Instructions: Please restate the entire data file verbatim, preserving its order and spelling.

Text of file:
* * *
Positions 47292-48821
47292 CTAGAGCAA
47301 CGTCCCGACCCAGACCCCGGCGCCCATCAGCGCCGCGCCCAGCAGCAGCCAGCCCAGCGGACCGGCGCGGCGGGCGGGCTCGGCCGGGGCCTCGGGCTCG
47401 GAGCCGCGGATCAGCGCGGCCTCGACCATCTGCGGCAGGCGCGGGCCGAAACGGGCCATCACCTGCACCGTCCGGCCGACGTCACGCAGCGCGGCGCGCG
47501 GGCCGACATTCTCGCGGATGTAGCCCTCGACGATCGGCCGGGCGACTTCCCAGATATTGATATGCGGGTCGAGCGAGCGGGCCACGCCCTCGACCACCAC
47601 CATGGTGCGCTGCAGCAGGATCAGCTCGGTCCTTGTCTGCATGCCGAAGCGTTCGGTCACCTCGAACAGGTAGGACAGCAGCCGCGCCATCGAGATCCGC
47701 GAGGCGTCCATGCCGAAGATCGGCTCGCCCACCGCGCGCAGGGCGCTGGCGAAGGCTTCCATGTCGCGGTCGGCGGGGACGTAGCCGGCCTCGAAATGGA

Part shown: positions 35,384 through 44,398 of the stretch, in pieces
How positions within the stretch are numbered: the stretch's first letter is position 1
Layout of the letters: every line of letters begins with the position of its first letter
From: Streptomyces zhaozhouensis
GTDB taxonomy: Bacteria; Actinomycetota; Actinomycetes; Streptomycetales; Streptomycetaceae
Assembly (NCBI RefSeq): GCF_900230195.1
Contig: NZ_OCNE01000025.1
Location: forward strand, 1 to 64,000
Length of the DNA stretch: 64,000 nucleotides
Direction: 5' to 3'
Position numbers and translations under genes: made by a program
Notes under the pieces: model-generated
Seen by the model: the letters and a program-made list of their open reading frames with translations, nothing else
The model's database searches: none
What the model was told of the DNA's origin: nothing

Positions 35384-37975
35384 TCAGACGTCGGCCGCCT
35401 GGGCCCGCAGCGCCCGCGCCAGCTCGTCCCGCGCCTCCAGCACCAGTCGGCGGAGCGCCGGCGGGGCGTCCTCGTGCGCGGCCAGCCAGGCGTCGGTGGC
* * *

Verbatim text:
Positions 47292-48821
47292 CTAGAGCAA
47301 CGTCCCGACCCAGACCCCGGCGCCCATCAGCGCCGCGCCCAGCAGCAGCCAGCCCAGCGGACCGGCGCGGCGGGCGGGCTCGGCCGGGGCCTCGGGCTCG
47401 GAGCCGCGGATCAGCGCGGCCTCGACCATCTGCGGCAGGCGCGGGCCGAAACGGGCCATCACCTGCACCGTCCGGCCGACGTCACGCAGCGCGGCGCGCG
47501 GGCCGACATTCTCGCGGATGTAGCCCTCGACGATCGGCCGGGCGACTTCCCAGATATTGATATGCGGGTCGAGCGAGCGGGCCACGCCCTCGACCACCAC
47601 CATGGTGCGCTGCAGCAGGATCAGCTCGGTCCTTGTCTGCATGCCGAAGCGTTCGGTCACCTCGAACAGGTAGGACAGCAGCCGCGCCATCGAGATCCGC
47701 GAGGCGTCCATGCCGAAGATCGGCTCGCCCACCGCGCGCAGGGCGCTGGCGAAGGCTTCCATGTCGCGGTCGGCGGGGACGTAGCCGGCCTCGAAATGGA

Part shown: positions 35,384 through 44,398 of the stretch, in pieces
How positions within the stretch are numbered: the stretch's first letter is position 1
Layout of the letters: every line of letters begins with the position of its first letter
From: Streptomyces zhaozhouensis
GTDB taxonomy: Bacteria; Actinomycetota; Actinomycetes; Streptomycetales; Streptomycetaceae
Assembly (NCBI RefSeq): GCF_900230195.1
Contig: NZ_OCNE01000025.1
Location: forward strand, 1 to 64,000
Length of the DNA stretch: 64,000 nucleotides
Direction: 5' to 3'
Position numbers and translations under genes: made by a program
Notes under the pieces: model-generated
Seen by the model: the letters and a program-made list of their open reading frames with translations, nothing else
The model's database searches: none
What the model was told of the DNA's origin: nothing

Positions 35384-37975
35384 TCAGACGTCGGCCGCCT
35401 GGGCCCGCAGCGCCCGCGCCAGCTCGTCCCGCGCCTCCAGCACCAGTCGGCGGAGCGCCGGCGGGGCGTCCTCGTGCGCGGCCAGCCAGGCGTCGGTGGC